30 June 2014
An Oral History of Wildlife Sound Recording
Over the past few months we've been working on a very special project that sets out to record and document the fascinating experiences of British wildlife sound recordists, from the scientist to the hobbyist, and everyone in between. Interviews with Wildlife Sound Recordists explores all aspects of wildlife sound recording, from childhood memories and early encounters with nature to changes in recording technology, recording expeditions and the role natural sounds have played in the lives of our interviewees.
Inspired by the British Library's Oral History department and following on from the wonderful Interviews with ethnomusicologists collection, launched last year by colleagues in World and Traditional Music, this initial foray into the world of oral history has cemented a new-found appreciation in the wildlife section for the importance of collecting personal accounts. Already evolving into an important and unique resource for both present and future generations of researchers, this collection will provide great insight into areas such as the history of sound recording, natural history broadcasting, the scientific field of bioacoustics and how lifelong relationships with nature can be formed through the medium of sound.
Despite having only 7 interviews under our belt so far, connections are already beginning to emerge, whether that be in the form of similar experiences, shared friendships and colleagues or a likeminded approach to the subject. In equal measure, the interviews also demonstrate the various ways in which our interviewees have found themselves involved with wildlife sound recording.
Two of the interviews shed light on the academic life of a wildlife sound recordist, with primatologist Dr David Chivers and anthropolgist Professor Simon Bearder lending their stories to the collection. The field of bioacoustics, or the study of acoustic communication in animals, has been an important strain of zoological research for decades. From the early experiments of Professor William Thorpe, who demonstrated through the analysis of sound recordings that birdsong is learnt rather than inherent, to the discovery of new species and even improving our understanding of the evolution of human language, this area of science has significantly increased our understanding of the natural world.
Recording the experiences of scientists working in this field is one of the key aims of this project. In the following extract, Professor Simon Bearder describes his early involvement in the study of Bushbaby vocalisations at the University of Johannesburg.
One of the most important interviews in the collection is with the co-founder of the British Library's wildlife collection, Patrick Sellar. A lifelong fascination with sound coupled with a deep love of nature and a good level of dogged determination saw him become a key figure in the wildlife sound recording community, both in the UK and beyond. Here Patrick speaks about the formation of the British Library's collection of wildlife sound recordings with BBC radio producer Jeffery Boswall.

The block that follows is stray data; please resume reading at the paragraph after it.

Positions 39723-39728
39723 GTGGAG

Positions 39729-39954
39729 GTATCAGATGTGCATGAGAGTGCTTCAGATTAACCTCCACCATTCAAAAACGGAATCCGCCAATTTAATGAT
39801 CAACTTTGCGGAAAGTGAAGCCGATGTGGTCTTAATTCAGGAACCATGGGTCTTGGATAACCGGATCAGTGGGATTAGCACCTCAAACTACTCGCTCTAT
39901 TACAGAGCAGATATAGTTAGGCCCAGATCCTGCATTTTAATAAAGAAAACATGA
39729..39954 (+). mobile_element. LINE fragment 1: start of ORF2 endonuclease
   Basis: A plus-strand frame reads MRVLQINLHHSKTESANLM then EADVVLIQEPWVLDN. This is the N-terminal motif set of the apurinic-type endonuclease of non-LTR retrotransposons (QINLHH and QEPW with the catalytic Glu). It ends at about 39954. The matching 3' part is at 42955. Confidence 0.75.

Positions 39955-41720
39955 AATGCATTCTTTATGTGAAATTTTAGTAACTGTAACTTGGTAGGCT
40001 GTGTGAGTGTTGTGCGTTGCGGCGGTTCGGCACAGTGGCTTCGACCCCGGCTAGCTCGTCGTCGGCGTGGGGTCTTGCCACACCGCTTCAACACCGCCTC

Patrick also speaks about what he has learnt from a lifetime of wildlife sound recording.
Two of the interviews cover the experiences of former BBC sound recordists. Here Nigel Tucker recalls a BBC expedition to the USA to record the voice of the north American songbird Phainopepla with fellow recordist David Tombs.
Field recordist Mark Peter Wright, our interviewer for the project, describes how an oral history training course at the British Library sparked an idea that has proven to be an incredibly effective tool in encouraging recordists to recount specific recording experiences:
Following a classic oral history method of having the participant talk around a physical photograph, I decided to try something similar through sound. I asked each recordist to prepare sound files from their archive that were in some way memorable to them. During the interview we would playback these recordings and talk through the audible and non-audible contexts behind the record.
For me, this process was one of the most insightful and fascinating experiences of the project. Playing back sounds from a personal archive whilst the recordist recalls memories from the experience felt, to me, like a very active use of archival material. It brought past and present into one space as recordists literally spoke with and through their recordings and memories.
In the following clip, former BBC sound engineer David Tombs plays a recording of Red-throated Divers in Shetland while discussing his memory of the experience.
The 7 interviews presented today represent just the beginning of what we hope will be an ongoing oral history project. Over time, Interviews with Wildlife Sound Recordists will develop into a comprehensive collection offering unique and diverse accounts of a genre of sound recording that has contributed so much to scientific research, education and a greater appreciation of the natural world.